As employers try harder to retain staff in the current labor market, counteroffers are causing problems for recruiters because they prolong searches or cause them to fail. If you accept a counteroffer, it may jeopardize your relationship with a recruiter permanently.
"Accepting counteroffers hurts your credibility with the search firm and the client company," says Mr. Zaccaro.
Moreover, be prepared to answer frank questions about your salary or compensation package. Give the recruiter "an indicator of where you are," says Peter Felix, president of the AESC, but donít feel you have to disclose your exact compensation**. Additionally, donít give this information out freely to search professionals you havenít screened.
"Use vague terms to describe your salary,"** says Ms. Rehberg. "Say ĎThe positions Iím looking at are in the salary range of $150,000 to $200,000,í or you might offer a range that captures your total compensation package."
Or turn the tables and ask about the compensation level for the available position. "If they say $200,000, then you can say, ĎIím comfortable in that range,í but it doesnít mean thatís what youíre making," says Ms. Rehberg.
Ms. Patterson is associate editor of the National Business Employment Weekly.
**Management Recruiters of Melbourne, Inc. / The Atlantic Group needs to know your exact earnings in order to find a career opportunity that fits you requirements.
Get recruiters to call you with great jobs
Here's how to get on headhunters' radar for opportunities you'd really want. Plus: why it pays to Google yourself.
By Anne Fisher, FORTUNE senior writer
NEW YORK (FORTUNE) - Dear Annie: After 12 years as a finance manager (three promotions, consistently excellent performance reviews), I think I've gone about as far with my current employer as I can go, and I'd like to explore opportunities elsewhere.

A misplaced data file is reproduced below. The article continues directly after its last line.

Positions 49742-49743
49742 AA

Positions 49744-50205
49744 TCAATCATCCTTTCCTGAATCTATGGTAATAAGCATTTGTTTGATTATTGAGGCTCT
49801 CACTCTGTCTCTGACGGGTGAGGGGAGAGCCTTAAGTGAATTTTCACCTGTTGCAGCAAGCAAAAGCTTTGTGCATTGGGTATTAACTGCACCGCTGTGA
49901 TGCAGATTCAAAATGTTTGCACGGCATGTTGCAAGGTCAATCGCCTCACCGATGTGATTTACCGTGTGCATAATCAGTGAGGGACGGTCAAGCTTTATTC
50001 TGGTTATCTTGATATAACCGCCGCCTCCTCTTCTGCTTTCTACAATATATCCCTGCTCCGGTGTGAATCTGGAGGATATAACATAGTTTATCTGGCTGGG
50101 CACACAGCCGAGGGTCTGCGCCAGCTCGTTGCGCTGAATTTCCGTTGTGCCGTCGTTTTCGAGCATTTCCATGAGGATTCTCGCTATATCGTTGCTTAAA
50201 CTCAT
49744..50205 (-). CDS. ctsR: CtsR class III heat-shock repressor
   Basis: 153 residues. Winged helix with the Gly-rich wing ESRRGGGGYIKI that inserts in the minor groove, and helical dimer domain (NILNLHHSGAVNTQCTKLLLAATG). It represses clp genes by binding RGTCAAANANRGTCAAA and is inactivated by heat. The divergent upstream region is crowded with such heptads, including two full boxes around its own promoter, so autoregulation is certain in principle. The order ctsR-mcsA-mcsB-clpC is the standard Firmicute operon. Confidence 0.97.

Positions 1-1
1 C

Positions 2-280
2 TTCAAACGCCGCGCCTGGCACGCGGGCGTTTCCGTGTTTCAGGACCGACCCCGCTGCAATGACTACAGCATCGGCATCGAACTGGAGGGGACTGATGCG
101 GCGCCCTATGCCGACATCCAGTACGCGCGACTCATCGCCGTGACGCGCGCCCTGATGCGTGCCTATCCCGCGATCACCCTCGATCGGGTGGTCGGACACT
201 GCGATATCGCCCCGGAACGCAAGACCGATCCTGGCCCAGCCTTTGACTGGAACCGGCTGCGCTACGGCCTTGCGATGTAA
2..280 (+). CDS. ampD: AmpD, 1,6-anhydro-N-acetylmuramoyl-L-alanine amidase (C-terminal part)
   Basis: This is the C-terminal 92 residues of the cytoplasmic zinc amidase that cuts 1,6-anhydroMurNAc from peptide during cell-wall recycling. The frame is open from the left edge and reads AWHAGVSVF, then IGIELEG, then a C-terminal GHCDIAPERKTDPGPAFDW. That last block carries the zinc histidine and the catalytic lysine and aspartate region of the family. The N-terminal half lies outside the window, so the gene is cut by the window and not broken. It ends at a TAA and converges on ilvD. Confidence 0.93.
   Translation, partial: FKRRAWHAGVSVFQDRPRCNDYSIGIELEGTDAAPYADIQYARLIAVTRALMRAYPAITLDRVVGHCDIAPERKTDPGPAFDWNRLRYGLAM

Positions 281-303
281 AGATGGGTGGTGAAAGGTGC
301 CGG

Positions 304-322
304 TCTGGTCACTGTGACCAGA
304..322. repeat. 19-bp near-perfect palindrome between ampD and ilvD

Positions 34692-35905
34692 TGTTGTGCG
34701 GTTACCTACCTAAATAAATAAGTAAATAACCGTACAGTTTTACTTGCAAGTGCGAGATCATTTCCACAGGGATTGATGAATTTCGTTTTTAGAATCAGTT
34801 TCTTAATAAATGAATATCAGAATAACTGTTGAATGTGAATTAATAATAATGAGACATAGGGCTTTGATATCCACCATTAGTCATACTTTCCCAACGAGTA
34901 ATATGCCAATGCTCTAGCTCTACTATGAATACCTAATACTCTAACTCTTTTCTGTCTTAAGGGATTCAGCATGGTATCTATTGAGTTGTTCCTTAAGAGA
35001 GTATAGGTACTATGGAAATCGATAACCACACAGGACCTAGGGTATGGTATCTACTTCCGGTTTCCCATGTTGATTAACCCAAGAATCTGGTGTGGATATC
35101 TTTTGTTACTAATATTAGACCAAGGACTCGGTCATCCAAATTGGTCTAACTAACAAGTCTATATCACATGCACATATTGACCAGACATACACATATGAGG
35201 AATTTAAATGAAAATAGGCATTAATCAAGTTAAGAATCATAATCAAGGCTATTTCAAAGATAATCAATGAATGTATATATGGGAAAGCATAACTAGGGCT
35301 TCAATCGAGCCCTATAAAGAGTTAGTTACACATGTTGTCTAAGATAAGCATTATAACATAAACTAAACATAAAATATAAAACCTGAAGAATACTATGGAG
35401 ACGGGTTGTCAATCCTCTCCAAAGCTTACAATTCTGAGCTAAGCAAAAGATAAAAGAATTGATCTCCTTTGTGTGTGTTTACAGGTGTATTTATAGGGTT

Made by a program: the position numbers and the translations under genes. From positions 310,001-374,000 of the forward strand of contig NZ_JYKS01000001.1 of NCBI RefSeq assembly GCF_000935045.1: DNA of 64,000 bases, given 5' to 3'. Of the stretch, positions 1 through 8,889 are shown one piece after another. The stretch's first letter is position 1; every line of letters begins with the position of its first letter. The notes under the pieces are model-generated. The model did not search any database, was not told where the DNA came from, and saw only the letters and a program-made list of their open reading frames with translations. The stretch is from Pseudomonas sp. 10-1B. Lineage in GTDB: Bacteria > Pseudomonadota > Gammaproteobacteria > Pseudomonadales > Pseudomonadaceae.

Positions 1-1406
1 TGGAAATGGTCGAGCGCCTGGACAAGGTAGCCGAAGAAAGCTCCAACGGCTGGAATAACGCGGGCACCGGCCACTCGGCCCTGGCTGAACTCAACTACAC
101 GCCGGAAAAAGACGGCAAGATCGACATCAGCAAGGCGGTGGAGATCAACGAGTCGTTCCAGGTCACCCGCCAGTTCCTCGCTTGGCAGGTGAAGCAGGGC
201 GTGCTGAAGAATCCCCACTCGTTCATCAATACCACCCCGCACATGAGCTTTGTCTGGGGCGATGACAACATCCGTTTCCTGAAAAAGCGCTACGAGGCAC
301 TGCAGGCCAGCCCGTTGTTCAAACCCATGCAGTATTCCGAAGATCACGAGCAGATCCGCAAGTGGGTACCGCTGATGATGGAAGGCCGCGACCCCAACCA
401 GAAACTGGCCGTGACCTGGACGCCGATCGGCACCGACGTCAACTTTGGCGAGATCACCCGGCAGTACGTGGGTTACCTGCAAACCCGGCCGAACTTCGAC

Yet the only calls I get from recruiters are for jobs that aren't appropriate for me in one way or another - either a step down from my present position, or in some other way not suitable. It's gotten to where I just don't take their calls anymore. Meanwhile, acquaintances and former colleagues of mine who don't have my credentials or experience are finding great new jobs through headhunters.
Can you explain how this process works? Obviously I'm missing something. -Perplexed in Pittsburgh
Dear Perplexed: Oh, indeed you are. I'd be willing to bet that the people you mention who are getting those terrific new jobs are those who never stopped taking, or returning, recruiters' calls. (No need to take my word for it. Ask them.) Headhunters remember people who make their own jobs easier.
"There is a lot of quid pro quo in our business," says Dale Winston, CEO of Manhattan-based executive recruiters Battalia Winston International. "We keep people in mind who have helped us find good candidates in the past, and we like to reciprocate that help."
Translation: Even if you aren't the right person for the job a headhunter is trying to fill at any given moment, you may be the right person for the next one. So take those phone calls, and see if you can't come up with the names of a couple of good prospects, or at least be willing to try.
Beyond that, it's possible that you aren't as visible outside your own company as you could be. With hiring on the rise at all levels of management, it's a great time to get your name and accomplishments out there where headhunters will notice them.
"If you're not sure how visible you are to recruiters or to other people who might be interested in you, Google yourself," Winston suggests. "Headhunters do use Google to spot people who are leaders in their fields. So be there."
What if you try it and nothing comes up? Time to get busy. If you're already active in a trade association or professional group, try to take a more influential role, perhaps by running for elected office (treasurer, secretary, president...) or heading up an important committee.
"We do look at who is in leadership positions in professional organizations, because these tend to be smart, energetic, proactive people," Winston says.
Giving speeches at conferences and other industry events is another way to get yourself on the map (and your company's very own public-relations folks may be more than happy to put you forward as a possible speaker).
You might also write articles for trade journals or your local newspaper's opinion page on topics in which you're expert, particularly if they're timely. As a seasoned finance manager, for instance, you may have something fresh to say about some aspect of Sarbanes-Oxley compliance. Don't hide your light under a bushel.
"You need to make the time to get significant exposure beyond your own company - and do it before you get totally frustrated with your current job," says Winston. "Once you reach the woe-is-me stage, you're not going to be a good candidate." Good luck!